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Court of Appeal clears up how Article 8 works in Dublin III family reunion cases
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Court of Appeal clears up how Article 8 works in Dublin III family reunion cases

In R (BAA) v Secretary of State for the Home Department [2021] EWCA Civ 1428 the Court of Appeal has clarified the reach of Article 8 in Dublin III family reunion judicial reviews.

Unlawful refusal to accept Syrian asylum seeker

The case was about an unaccompanied minor from Syria who had applied for asylum in Greece and wanted to join his cousin, a recognised refugee, in the UK. Greece made a take charge request under article 17(2) of the Dublin III Regulation which the UK repeatedly refused.

It was common ground that these refusal decisions were unlawful. Among other things, the Upper Tribunal held that the refusals breached BAA’s right to family life under Article 8 of the European Convention on Human Rights. The take charge request has now been accepted and BAA admitted to the UK.

The Court of Appeal nevertheless continued its practice of indulging academic appeals brought by the Home Office in the Dublin III context. The department argued that the line of authority culminating in R (FwF) v SSHD [2021] EWCA Civ 88 established that the Dublin III process can be relied on to protect Article 8 rights in all but very exceptional cases. 

Article 8 and Dublin III

The Court of Appeal distinguished a number of previous cases, starting with R (ZT (Syria)) v SSHD [2016] EWCA Civ 810, as concerning situations where applicants had sought to circumvent the Dublin III process. FwF was also distinguishable, this time because the unaccompanied minors were still in the Dublin III process (paragraph 94).

The position in BAA was different from both those scenarios:

95… From the time when BAA sought judicial review, through to the time of the hearing before the Upper Tribunal, the Dublin III process was complete. Had legal action not been instigated, there is no reason to think it would have been resumed… Thus, the legal action here cannot be characterised as an avoidance of the Dublin process. The illegalities of approach by the SSHD here cannot properly be thought to be ‘incidental’, since they led to the refusal of the TCR [take charge request] and the ostensible end of the Dublin process, until they were challenged and exposed. If through illegality, the child claimant is deprived of ‘the rights which Dublin III gives him against member state 2’… then he must be entitled to assert his Article 8/Article 7 rights in the course of a judicial review, once illegality is established.

Why does any of this matter now that the UK is out of the EU? Regulations provide for the family reunion provisions of Dublin III to take charge requests made before 1 January 2021. Where there are ongoing legal challenges to these decisions:

98… If a public law error is established, other than an ‘incidental’ error which did not alter the outcome, then the court will consider evidence as to the underlying Article 8/Article 7 rights. If, on the facts, the transitional provisions enfranchise a resumed Dublin III process, then it would be consistent with the approach of this court in FwF to identify the public law errors, give declaratory relief and set a timetable for a fresh decision pursuant to Dublin III. The court will have to consider whether, on the facts, the delay involved in that process would breach those rights. That delay would itself be a consequence of the illegality.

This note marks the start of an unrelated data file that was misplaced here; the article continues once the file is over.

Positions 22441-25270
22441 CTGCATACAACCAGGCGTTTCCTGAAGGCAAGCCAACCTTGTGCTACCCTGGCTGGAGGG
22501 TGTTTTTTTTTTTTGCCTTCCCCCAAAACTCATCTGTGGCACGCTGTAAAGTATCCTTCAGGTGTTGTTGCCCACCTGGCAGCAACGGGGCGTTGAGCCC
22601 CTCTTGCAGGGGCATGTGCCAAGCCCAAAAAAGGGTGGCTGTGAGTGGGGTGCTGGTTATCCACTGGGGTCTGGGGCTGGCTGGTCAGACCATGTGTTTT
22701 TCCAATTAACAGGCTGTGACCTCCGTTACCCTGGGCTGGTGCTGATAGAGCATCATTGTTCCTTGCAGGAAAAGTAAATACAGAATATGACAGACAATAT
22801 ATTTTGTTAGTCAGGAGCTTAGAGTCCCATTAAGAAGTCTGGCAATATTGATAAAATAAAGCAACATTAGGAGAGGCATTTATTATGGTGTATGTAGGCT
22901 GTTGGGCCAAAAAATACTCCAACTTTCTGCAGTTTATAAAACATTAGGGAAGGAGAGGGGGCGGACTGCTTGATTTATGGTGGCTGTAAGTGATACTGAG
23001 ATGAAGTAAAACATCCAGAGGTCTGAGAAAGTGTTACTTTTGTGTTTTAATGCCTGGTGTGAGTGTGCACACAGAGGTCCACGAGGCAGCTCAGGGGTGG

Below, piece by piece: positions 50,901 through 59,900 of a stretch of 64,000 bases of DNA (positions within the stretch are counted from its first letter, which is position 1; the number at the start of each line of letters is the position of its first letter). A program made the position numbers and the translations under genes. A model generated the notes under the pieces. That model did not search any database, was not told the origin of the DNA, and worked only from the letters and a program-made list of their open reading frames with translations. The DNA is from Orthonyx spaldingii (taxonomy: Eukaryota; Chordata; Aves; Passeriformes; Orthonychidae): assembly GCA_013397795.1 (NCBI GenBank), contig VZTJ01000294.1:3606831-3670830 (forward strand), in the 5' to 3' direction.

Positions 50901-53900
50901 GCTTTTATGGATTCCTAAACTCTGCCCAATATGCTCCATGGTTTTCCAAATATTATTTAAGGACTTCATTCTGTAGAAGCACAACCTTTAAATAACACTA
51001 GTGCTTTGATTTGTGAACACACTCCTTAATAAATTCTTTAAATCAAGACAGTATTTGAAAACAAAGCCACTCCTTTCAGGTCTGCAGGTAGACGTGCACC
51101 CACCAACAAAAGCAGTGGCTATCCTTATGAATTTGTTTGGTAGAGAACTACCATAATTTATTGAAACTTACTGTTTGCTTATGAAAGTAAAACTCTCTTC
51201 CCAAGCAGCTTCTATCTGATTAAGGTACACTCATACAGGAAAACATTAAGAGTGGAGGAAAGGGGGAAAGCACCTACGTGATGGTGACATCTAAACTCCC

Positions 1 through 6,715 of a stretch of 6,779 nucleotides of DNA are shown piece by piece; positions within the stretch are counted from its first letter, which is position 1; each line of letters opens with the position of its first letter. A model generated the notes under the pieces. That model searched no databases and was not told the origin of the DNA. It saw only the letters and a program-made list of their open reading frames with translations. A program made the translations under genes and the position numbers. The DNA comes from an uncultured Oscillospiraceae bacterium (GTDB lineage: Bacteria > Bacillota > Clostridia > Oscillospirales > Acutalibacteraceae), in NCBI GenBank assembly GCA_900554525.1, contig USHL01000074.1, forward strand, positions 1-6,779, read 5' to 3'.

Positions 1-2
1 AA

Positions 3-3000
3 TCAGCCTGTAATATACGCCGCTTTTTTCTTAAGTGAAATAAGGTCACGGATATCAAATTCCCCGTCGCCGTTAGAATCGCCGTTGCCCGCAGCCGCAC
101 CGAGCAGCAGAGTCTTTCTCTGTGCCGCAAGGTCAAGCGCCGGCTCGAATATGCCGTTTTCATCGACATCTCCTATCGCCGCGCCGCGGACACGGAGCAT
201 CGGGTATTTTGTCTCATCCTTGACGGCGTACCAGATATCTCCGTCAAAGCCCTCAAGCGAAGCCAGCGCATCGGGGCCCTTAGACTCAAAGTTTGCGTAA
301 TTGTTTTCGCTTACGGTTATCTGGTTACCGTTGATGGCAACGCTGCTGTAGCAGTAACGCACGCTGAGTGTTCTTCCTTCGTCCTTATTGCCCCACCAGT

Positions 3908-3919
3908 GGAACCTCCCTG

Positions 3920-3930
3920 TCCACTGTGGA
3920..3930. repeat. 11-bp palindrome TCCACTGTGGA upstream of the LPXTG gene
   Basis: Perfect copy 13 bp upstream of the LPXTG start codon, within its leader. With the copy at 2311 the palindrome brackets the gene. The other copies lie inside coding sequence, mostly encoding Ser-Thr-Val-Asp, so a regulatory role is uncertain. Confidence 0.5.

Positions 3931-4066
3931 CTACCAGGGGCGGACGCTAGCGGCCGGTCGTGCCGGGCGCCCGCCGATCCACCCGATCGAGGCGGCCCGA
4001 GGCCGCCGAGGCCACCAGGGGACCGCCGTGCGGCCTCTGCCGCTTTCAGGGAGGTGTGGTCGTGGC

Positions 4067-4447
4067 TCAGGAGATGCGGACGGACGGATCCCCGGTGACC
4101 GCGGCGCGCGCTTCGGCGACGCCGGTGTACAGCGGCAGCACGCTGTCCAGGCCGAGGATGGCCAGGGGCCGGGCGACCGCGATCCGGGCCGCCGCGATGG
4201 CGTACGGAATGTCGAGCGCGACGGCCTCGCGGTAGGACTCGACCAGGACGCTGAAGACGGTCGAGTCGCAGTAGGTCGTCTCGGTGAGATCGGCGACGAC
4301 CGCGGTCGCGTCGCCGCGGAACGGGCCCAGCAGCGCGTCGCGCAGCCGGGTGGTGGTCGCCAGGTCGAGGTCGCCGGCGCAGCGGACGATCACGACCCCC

Public law errors could include the application of the unlawful policy guidance identified in Safe Passage International [2021] EWHC 1821 (Admin).

The last two sentences of paragraph 98 allude to the fact that there may be situations where the court will need to decide for itself whether an applicant is entitled to Dublin III family reunion, rather than remit for a fresh decision.

New evidence in human rights cases

A point of wider interest from the judgment concerns the approach that courts should take in human rights cases to evidence that a decision-maker was not aware of:

46. Where a salient fact emerges before a court or tribunal in the course of its own review in a human rights case, then unless that fact was known, or should have been known, it must be wrong in principle to condemn an earlier decision in relation to the rights in question, whether a matter of a decision as to proportionality or otherwise. That does not prevent the court relying upon the newly emerged fact or facts in reaching its own conclusions: indeed it is under an obligation to do so. The view of Beatson LJ [in R (A) v Chief Constable of Kent [2013] EWCA Civ 1706) that the appropriate procedure in such circumstances is to request a fresh decision may well be right in many cases. No doubt the court or tribunal will be astute to ensure that no step is taken which will infringe the rights of the individual before the matter is conclusively resolved.

The Court of Appeal case law in this area is confusing. The Supreme Court has repeatedly refused to hear a case on the issue, most recently turning down FwF for permission to appeal. BAA is the most coherent and authoritative analysis of the law and one that preserves an important role for Article 8 in upholding the rights of unaccompanied asylum-seeking children.

Jed Pennington is a public law and human rights specialist at Wilson Solicitors, with a particular focus on judicial reviews and civil actions concerning immigration detention and migrant rights.